Further Reading

Kusky, Timothy M., and Dwight C. Bradley. "Kinematics of Mélange Fabrics: Examples and Applications from the McHugh Complex, Kenai Peninsula, Alaska." Journal of Structural Geology 21, no. 12 (1999): 1,773-1,796.

Raymond, Loren, ed. Mélanges: Their Nature, Origin, and Significance. Boulder, Colo.: Geological Society of America Special Paper 198, 1984.

Mercury The closest planet to the Sun, Mercury, is an astronomical midget. This planet has a mass of only 5.5 percent of the Earth's, a diameter of 3,031 miles (4,878 km), and an average density of 5.4 grams per cubic centimeter. Mercury rotates once on its axis every 59 Earth days and orbits the Sun once every 88 days at a distance of 36 million miles (58 million km). Because it is so close to the Sun, one cannot see it with only the naked eye unless the sun is blotted out, such as just before dawn, after sunset, or during total solar eclipses.

Mercury has such a weak gravitational field that it lacks an atmosphere, although bombardment by the solar wind releases some sodium and potassium atoms from surface rocks, and these may rest temporarily near the planet's surface. The magnetic field is very weak, approximately 1/100th as strong as Earth's. The surface of Mercury is heavily cratered and looks much like the Earth's Moon, showing no evidence for ever having sustained water, dust

Image mosaic of Mercury. After passing on the dark side of the planet, Mariner 10 photographed the other, somewhat more illuminated hemisphere of Mercury. Note the rays of ejecta coming from some of the impact craters in the image. The Mariner 10 spacecraft was launched in 1974. The spacecraft took images of Venus in February 1974 on the way to three encounters with Mercury in March and September 1974 and March 1975. The spacecraft took more than 7,000 images of Mercury, Venus, the Earth, and the Moon during its mission. The Mariner 10 mission was managed by the Jet Propulsion Laboratory for NASA's Office of Space Science in Washington, D.C. (Image Note: Davies, M. E., S. E. Dwornik, D. E. Gault, and R. G. Strom, Atlas of Mercury, NASA SP-423, 1978; courtesy of NASA)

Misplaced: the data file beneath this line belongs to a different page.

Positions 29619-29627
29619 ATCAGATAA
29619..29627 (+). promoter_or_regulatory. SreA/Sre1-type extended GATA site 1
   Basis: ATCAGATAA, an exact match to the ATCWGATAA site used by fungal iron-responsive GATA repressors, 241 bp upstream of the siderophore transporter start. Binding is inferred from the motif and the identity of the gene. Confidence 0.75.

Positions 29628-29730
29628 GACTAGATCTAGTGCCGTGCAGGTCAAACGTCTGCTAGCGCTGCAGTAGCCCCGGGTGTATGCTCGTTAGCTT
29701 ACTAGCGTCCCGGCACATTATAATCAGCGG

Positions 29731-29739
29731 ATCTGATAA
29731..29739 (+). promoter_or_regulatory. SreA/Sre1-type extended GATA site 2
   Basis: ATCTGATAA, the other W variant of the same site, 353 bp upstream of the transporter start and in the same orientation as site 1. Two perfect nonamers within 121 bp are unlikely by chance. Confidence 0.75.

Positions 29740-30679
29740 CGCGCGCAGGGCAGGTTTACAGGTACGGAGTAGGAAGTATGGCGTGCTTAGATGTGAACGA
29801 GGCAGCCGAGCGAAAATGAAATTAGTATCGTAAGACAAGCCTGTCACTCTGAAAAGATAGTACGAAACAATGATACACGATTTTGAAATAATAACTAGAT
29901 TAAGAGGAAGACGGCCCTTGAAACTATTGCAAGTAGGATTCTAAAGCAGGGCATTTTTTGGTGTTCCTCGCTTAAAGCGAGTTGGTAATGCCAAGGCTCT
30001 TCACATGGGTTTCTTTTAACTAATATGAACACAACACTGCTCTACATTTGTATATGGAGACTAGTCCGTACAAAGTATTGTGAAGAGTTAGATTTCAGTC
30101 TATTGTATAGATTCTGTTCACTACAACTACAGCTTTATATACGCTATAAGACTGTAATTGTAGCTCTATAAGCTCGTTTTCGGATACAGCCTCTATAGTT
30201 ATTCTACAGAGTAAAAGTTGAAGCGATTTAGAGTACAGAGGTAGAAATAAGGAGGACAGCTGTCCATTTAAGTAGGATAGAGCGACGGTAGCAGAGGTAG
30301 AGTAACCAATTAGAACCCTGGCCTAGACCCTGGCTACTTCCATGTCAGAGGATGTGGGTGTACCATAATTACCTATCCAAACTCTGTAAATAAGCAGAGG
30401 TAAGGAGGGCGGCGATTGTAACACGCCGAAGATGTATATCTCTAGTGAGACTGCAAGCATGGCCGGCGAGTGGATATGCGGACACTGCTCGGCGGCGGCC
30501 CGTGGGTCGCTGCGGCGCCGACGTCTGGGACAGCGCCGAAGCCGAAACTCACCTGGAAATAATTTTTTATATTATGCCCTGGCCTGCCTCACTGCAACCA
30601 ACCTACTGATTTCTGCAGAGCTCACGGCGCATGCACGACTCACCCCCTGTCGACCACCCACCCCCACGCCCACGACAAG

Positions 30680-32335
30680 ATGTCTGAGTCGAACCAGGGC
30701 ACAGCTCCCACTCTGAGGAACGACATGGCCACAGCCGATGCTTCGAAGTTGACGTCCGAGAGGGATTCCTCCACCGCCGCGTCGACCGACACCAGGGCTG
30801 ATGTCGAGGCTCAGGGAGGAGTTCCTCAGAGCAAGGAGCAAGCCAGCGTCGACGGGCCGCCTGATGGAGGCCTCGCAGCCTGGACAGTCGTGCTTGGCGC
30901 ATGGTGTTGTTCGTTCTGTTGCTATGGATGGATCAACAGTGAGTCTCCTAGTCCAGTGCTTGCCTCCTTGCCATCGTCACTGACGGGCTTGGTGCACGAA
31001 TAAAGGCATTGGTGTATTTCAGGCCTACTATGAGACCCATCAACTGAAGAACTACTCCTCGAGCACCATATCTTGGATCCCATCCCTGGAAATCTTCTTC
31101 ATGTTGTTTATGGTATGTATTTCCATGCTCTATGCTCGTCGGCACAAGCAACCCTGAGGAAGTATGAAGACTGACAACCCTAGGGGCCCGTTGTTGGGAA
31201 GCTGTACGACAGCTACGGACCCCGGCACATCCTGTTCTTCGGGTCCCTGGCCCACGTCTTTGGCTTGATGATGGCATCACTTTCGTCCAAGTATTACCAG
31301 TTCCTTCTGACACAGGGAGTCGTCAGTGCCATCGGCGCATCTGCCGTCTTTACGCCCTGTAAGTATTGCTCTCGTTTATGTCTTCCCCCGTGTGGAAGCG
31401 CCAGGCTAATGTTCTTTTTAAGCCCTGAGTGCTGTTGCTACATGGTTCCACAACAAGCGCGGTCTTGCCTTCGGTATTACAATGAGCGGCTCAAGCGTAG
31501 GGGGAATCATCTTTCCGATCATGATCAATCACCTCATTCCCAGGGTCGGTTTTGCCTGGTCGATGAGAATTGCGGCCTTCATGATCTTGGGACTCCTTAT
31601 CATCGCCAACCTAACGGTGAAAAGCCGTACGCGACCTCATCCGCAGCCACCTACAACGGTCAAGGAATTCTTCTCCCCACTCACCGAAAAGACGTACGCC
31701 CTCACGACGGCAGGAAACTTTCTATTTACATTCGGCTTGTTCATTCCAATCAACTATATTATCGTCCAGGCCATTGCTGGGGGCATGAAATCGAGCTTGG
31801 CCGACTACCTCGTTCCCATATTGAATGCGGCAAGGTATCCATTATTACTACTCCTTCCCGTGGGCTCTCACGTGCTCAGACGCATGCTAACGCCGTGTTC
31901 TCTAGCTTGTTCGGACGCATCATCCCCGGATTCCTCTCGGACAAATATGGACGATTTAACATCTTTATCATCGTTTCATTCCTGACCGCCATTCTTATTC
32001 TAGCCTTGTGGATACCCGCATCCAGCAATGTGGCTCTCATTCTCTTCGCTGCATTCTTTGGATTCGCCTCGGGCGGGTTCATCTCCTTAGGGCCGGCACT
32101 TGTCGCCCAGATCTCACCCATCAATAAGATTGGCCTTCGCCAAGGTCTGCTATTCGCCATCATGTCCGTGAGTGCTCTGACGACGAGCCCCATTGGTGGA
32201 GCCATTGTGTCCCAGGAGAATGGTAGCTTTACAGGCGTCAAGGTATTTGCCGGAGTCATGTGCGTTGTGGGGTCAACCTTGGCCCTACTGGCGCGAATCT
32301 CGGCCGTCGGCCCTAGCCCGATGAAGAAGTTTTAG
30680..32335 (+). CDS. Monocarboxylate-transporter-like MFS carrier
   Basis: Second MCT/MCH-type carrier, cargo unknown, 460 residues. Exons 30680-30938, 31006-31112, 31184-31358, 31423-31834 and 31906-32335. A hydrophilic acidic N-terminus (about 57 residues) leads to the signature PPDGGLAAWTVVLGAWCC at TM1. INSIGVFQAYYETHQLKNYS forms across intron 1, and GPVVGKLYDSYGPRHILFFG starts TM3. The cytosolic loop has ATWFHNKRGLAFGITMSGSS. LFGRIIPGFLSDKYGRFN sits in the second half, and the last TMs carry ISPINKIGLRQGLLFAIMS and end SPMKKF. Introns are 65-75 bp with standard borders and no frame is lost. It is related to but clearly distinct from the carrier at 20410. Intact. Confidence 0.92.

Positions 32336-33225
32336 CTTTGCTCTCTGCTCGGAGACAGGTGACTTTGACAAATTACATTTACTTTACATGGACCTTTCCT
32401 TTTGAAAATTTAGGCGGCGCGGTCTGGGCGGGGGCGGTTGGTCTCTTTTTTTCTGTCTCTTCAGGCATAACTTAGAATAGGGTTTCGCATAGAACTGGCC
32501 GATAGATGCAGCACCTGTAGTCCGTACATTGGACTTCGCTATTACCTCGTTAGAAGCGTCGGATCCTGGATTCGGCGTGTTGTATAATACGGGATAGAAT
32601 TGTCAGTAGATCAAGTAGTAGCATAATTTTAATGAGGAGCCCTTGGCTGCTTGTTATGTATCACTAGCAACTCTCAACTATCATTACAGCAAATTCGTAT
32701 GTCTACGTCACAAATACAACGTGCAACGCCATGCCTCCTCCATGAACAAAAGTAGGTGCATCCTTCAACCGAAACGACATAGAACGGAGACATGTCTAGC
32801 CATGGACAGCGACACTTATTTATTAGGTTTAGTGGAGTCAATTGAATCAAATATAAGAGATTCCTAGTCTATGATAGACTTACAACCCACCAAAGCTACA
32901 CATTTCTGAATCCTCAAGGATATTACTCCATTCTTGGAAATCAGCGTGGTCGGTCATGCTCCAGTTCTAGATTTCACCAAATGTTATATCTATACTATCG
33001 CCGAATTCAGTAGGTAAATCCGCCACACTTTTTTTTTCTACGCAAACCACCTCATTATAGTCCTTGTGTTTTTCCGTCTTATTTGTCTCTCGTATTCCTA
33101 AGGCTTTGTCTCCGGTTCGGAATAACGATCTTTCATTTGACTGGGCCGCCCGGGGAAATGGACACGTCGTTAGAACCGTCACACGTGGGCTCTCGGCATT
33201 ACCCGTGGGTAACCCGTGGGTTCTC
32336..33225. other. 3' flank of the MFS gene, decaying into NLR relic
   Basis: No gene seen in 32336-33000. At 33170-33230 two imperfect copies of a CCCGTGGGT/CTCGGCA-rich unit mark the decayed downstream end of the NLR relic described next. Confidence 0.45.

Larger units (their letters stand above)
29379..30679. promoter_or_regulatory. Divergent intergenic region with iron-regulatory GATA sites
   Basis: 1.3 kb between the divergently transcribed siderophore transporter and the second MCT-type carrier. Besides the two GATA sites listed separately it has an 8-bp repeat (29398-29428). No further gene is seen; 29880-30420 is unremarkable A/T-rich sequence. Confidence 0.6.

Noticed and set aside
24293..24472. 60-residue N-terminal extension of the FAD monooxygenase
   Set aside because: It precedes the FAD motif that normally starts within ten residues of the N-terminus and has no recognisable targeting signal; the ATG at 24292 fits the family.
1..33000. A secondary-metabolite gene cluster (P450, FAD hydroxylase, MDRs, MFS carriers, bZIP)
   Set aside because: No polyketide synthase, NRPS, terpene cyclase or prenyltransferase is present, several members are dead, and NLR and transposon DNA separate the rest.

storms, ice, plate tectonics, or life. The surface of Mercury is less densely cratered than the Moon's, however, and some planetary geologists suggest that the oldest craters may be filled in by volcanic deposits. Some surface scarps, estimated to be more than 4 billion years old, are thought to represent contraction of the surface associated with the core formation and shrinking of the planet in the first half-billion years of its history.

The density of Mercury and the presence of a weak magnetic field suggest that the planet has a differentiated iron-rich core with a radius of approximately 1,118 miles (1,800 km), but it is not known whether this is solid or liquid. A mantle probably exists between the crust and core, extending to 311 to 373 miles (500-600 km) depth. The small size of Mercury means it did not have enough internal energy to sustain plate tectonics or volcanism for long in its history, so the planet has been essentially dead for the past 4 billion years.

See also Earth; Jupiter; Mars; Neptune; Saturn; solar system; Uranus; Venus.

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How To Survive The End Of The World

How To Survive The End Of The World

Preparing for Armageddon, Natural Disasters, Nuclear Strikes, the Zombie Apocalypse, and Every Other Threat to Human Life on Earth. Most of us have thought about how we would handle various types of scenarios that could signal the end of the world. There are plenty of movies on the subject, psychological papers, and even survivalists that are part of reality TV shows. Perhaps you have had dreams about being one of the few left and what you would do in order to survive.

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